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I have a function $F(\vec x)$ of many variables (let's say in the order of hundreds of thousands). I need to compute the determinant of the Hessian matrix at the point $x_0$.

Is there a way to compute some approximation of it without explicitly computing the determinant?

I want to compute this value because it appears in the formula I want to use to compute a rate in a transition. There is no way to avoid to compute this quantity without renounce to use this theory of transitions and developing another one by myself.

This function is the discretized version of a functional, this is the reason for the great number of variables I am dealing with.

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    $\begingroup$ Are you trying to determine if the function is convex/concave or some other measure (eg curvature)? $\endgroup$ – Richard May 6 at 0:52
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    $\begingroup$ What makes you think that knowing the determinant of the Hessian will tell you whether or not the function is convex or concave? $\endgroup$ – Brian Borchers May 6 at 2:18
  • $\begingroup$ You are right, I remembered badly from some calculus lectures. I have edited the question. $\endgroup$ – skdys May 6 at 7:14
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    $\begingroup$ It is still very questionable that you have to have the determinant value no matter what since the determinant calculations are very numerically inefficient. Thus, usually, determinants are used in pure theoretical derivations rather than provide the recipe for scientific computations. A proper reference would go a long way here. $\endgroup$ – Anton Menshov May 6 at 10:52
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    $\begingroup$ Isn't the determinant of such a large matrix going to be almost $0$ or almost $\infty$? If you use the determinant of a random matrix as a guide (mathoverflow.net/questions/13008; you say $n\sim 10^5$), it's going to be either infinitesimal or humongous, and therefore not useful for calculations. $\endgroup$ – Kirill May 6 at 15:10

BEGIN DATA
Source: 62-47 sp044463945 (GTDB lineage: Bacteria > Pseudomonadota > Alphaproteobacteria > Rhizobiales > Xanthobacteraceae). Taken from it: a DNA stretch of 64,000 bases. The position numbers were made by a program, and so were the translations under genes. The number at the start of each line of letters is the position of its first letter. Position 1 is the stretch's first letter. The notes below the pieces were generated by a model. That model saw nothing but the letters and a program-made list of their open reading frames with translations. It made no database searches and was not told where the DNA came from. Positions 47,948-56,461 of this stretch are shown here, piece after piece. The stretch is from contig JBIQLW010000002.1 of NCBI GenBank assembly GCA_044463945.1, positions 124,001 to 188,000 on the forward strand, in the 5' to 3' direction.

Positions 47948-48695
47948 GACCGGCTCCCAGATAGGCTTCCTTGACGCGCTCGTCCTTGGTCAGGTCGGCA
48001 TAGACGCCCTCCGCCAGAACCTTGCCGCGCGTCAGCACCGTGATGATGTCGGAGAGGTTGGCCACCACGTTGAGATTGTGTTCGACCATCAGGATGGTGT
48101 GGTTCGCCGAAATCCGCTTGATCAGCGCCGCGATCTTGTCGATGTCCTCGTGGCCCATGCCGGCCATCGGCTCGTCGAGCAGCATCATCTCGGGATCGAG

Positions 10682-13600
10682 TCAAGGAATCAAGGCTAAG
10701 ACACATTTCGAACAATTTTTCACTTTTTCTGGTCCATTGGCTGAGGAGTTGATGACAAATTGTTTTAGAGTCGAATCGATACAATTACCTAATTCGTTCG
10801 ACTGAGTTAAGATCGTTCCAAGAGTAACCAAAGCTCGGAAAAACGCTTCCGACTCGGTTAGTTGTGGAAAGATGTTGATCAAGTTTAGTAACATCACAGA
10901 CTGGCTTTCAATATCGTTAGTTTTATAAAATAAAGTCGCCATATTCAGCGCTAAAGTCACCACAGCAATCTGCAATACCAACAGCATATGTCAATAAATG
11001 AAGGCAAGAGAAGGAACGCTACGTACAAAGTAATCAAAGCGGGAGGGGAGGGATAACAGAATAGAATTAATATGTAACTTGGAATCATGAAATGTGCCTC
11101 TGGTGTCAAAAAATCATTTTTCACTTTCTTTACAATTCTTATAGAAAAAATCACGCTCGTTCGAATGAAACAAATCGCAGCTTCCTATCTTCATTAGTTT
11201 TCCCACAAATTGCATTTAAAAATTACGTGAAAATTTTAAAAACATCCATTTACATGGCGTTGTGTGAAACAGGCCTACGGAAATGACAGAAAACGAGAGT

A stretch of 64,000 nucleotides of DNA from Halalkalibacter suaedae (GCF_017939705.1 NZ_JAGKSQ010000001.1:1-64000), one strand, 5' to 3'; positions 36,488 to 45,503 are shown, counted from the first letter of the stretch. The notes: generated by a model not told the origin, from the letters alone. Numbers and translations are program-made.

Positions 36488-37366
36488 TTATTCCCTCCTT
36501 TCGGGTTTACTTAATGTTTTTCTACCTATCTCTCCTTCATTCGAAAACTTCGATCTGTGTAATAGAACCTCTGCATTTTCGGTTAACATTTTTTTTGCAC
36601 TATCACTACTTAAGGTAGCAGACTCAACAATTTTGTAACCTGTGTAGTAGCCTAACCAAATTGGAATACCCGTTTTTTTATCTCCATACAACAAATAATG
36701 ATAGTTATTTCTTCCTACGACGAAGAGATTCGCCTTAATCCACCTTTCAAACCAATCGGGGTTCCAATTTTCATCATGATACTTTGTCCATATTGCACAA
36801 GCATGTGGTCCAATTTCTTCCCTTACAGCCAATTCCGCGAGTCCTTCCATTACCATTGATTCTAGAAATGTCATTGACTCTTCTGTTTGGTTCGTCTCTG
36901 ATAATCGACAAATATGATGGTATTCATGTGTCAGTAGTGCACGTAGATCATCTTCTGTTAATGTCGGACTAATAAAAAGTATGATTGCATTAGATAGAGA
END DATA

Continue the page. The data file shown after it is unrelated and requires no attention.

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I would place a wild guess here as an answer.

The derivations in the omitted reference used determinants for some theoretical derivations. While determinants are a very useful tool to prove certain things, they are a very lousy tool from the computational science perspective.

Now, the theory of transitions was developed (which I am not familiar with) to enable numerical computations (possibly) at a large scale. This theory would provide a method to compute the required quantities without the determinant of the Hessian; therefore, leading to a potentially accurate and scalable scheme.

You might be able to use determinants to verify your implementation at a very small scale (say 3-4 variables, and even then you might end up having trouble due to floating-point arithmetic), but going for large-scale with determinants is a no-go.

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  • $\begingroup$ I didn't add details about the problem I am studying to keep the question as abstract as possible and thus be useful to other people maybe. However, here is some additional info. I want to apply Kramers formula for transition rates in the case of a multidimensional system, you can find more information in this paper link.springer.com/article/10.1007/BF01770354 The formula derived there contains the determinant of the Hessian evaluated in the minimum of the well and in the saddle point. $\endgroup$ – skdys May 6 at 13:11
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    $\begingroup$ @skdys that paper is behind a paywall (most people won’t have access to it). mind adding the relevant context and equations into your original question? $\endgroup$ – GoHokies May 6 at 14:50
  • $\begingroup$ You'll have to work with non-normalized probability distributions. The normalization constant ("partition function") I suspect shows up in your formula can not be computed in practice. $\endgroup$ – Wolfgang Bangerth May 9 at 16:28

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